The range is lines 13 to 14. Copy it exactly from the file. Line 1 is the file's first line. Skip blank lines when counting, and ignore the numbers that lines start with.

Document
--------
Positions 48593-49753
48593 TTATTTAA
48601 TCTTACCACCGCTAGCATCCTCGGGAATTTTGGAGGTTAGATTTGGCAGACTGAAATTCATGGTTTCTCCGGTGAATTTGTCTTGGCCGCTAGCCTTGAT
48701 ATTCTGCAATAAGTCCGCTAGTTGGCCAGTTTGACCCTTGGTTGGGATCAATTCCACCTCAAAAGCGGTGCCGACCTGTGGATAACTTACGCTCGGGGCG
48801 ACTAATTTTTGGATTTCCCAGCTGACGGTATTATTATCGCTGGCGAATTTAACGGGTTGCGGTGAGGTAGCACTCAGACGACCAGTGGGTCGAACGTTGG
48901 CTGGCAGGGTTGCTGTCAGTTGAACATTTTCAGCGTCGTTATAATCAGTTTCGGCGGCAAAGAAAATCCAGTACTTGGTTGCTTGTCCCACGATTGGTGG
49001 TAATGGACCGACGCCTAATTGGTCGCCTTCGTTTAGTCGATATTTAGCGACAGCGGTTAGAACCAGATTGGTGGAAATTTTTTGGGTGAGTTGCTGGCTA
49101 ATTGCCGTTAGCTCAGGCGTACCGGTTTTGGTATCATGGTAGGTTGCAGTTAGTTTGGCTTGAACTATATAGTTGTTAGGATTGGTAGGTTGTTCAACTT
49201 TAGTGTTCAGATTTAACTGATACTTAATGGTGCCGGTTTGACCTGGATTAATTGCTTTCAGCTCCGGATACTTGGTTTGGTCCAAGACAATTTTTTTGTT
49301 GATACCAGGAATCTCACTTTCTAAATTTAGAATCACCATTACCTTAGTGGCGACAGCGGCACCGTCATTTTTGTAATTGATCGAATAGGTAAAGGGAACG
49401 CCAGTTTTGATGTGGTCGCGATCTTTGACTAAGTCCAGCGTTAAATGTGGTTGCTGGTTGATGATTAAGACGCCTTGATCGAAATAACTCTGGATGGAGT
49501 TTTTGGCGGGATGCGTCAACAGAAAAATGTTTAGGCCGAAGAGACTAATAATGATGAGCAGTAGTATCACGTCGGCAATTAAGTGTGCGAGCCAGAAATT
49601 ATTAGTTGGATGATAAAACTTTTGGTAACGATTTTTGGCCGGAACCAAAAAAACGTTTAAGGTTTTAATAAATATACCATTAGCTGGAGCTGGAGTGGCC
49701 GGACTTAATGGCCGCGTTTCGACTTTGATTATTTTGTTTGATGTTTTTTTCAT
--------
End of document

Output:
49601 ATTAGTTGGATGATAAAACTTTTGGTAACGATTTTTGGCCGGAACCAAAAAAACGTTTAAGGTTTTAATAAATATACCATTAGCTGGAGCTGGAGTGGCC
49701 GGACTTAATGGCCGCGTTTCGACTTTGATTATTTTGTTTGATGTTTTTTTCAT